p2pnet news view | RIAA News:- Vivendi Universal, EMI, Warner Music and Sony Music are well-pleased.
“In Arista Records v. Usenet.com, Inc., both of the RIAA’s motions — for discovery sanctions and for summary judgment — have been granted, and the matter referred to the Magistrate Judge for determination of damages and an appropriate injunction,” says Recording Industry vs The People.
Or as CNet News sums it up, federal judge Harold Baer jr, “ruled in favor of the music industry on all its main theories: that Usenet.com is guilty of direct, contributory, and vicarious infringement.
Baer also decided Usenet, “can’t claim protection under the Sony Betamax decision. That ruling says companies can’t be held liable of contributory infringement if the device is ‘capable of significant non-infringing uses’,” says the story.
Now, “This decision is another example of courts recognizing the value of copyrighted music and taking action against companies and individuals who are engaging in wide scale infringement,” crows RIAA lawyer Steve Marks. “We hope that other bad actors who are engaging in similar activity will take note of this decisive opinion.”
Says the court document »»»
This action arises out of allegations of widespread infringement of copyrights in sound recordings owned by Plaintiffs Arista Records LLC; Atlantic Recordings Corporation; BMG Music; Capitol Records, LLC; Caroline Records; Elektra Entertainment Group Inc.; Interscope Records; LaFace Records LLC; Maverick Recording Company; Sony BMG Music Entertainment; UMG Recordings, Inc; Virgin Records America, Inc.; Warner Bros. Records Inc; and Zomba Recording LLC (Plaintiffs), copies of which are available for download by accessing a network of computers called the USENET through services provided by Defendants Usenet.com, Inc. (UCI), Sierra Corporate Design, Inc. (Sierra), and spearheaded by their director and sole shareholder, Gerald Reynolds (Reynolds) (collectively, Defendants). Specifically, Plaintiffs brought this action alleging (1) direct infringement of the Plaintiffs` exclusive right of distribution under 17 U.S.C. § 106(3);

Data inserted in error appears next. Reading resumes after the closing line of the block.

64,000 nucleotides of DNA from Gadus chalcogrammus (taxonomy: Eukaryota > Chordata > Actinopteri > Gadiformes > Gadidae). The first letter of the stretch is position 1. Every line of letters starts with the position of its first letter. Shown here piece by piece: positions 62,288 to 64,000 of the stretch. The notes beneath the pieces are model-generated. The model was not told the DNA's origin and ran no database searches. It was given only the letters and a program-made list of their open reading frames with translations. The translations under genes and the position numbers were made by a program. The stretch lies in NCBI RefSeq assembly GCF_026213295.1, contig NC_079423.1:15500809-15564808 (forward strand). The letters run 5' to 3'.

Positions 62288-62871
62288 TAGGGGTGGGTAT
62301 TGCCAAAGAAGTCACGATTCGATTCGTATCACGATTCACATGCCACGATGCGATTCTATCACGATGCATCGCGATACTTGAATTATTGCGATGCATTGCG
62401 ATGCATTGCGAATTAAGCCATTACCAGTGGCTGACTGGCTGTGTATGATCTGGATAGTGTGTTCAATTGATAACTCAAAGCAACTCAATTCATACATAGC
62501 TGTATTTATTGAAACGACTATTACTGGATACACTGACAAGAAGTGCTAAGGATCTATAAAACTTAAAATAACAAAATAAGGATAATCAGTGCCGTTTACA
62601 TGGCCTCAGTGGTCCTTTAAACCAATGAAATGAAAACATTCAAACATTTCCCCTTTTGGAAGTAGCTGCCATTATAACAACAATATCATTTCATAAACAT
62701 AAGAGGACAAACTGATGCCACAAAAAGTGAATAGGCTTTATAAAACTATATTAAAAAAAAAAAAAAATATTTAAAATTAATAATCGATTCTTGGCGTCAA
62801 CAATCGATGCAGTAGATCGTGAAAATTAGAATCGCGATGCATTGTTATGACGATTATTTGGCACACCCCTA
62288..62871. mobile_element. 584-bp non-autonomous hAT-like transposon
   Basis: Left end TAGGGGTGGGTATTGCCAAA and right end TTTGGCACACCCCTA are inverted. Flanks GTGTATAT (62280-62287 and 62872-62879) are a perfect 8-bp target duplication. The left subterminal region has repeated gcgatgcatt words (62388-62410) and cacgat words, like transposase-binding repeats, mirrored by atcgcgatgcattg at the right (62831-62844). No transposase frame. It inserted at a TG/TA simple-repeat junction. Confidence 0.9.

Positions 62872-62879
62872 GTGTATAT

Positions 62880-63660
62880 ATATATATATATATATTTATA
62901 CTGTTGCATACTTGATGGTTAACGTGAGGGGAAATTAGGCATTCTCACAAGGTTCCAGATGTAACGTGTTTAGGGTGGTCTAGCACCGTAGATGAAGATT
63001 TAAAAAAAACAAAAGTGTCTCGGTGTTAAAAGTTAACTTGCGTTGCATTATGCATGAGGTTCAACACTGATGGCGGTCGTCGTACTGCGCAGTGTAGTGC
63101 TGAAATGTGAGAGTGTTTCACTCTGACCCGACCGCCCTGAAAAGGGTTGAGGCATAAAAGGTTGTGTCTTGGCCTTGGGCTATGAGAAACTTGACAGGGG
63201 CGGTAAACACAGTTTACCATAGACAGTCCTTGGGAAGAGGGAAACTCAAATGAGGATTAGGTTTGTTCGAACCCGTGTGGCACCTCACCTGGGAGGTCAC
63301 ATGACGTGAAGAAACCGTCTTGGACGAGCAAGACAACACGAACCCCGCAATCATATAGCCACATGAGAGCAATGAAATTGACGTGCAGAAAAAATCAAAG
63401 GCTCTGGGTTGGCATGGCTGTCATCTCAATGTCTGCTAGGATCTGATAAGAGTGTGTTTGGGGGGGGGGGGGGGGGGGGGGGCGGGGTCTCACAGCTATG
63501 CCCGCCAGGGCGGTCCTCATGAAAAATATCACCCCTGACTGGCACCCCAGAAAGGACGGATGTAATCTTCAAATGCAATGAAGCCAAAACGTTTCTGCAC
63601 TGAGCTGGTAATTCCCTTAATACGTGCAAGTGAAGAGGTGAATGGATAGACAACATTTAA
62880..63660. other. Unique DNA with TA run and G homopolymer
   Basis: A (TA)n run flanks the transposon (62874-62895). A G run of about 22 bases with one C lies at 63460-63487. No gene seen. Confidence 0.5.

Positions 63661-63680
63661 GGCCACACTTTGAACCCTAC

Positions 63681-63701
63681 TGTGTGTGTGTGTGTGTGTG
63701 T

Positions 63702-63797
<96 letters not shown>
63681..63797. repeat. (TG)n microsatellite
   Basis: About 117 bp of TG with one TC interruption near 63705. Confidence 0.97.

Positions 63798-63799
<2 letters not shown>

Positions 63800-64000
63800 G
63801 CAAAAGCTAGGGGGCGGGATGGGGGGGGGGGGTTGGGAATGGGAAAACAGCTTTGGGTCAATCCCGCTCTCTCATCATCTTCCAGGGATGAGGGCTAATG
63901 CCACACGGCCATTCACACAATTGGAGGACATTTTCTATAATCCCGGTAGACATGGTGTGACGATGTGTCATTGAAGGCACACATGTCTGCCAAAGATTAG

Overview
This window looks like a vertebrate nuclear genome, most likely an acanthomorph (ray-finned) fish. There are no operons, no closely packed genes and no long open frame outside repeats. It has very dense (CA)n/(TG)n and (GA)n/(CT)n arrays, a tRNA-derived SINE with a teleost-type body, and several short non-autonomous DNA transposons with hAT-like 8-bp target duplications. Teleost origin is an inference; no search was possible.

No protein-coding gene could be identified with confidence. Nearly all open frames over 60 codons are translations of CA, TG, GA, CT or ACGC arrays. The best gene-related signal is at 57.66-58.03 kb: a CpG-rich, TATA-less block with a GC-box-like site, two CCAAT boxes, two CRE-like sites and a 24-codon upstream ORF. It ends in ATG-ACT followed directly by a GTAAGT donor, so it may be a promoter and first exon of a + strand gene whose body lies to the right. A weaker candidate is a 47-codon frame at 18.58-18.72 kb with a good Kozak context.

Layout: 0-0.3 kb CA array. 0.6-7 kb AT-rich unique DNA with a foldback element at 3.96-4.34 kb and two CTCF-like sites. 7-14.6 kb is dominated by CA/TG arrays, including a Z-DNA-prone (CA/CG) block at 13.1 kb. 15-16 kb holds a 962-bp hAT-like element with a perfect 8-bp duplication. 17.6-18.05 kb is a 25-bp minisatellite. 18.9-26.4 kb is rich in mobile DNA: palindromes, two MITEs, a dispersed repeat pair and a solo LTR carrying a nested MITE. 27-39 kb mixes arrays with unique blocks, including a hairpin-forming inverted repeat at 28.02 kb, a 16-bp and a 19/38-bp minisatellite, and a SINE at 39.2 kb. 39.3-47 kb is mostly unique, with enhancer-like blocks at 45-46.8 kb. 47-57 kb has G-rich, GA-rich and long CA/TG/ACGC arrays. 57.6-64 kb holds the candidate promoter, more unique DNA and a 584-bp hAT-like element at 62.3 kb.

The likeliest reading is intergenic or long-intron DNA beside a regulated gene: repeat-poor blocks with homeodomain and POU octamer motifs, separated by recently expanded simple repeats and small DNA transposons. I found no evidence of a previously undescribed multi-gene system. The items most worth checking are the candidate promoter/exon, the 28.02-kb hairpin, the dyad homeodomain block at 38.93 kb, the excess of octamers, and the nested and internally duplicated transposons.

(2) inducement of copyright infringement; (3) contributory copyright infringement; and (4) vicarious copyright infringement.
The RIAA accused Usenet.com of, “intentionally destroying the contents on seven hard drives that contained employee-generated data; providing false information; and attempting to prevent employees from giving depositions by sending them to Europe,” says CNet, adding:
“The judge found the evidence credible but denied the RIAA’s motion to hand it a victory based solely on the misconduct. Instead, the judge sanctioned Usenet.com ‘from asserting (the company’s) affirmative defense of protection under the DMCA’s safe harbor provision’.”
First they ignore you, then they laugh at you, then they fight you, then you win ~ Mahatma Gandhi
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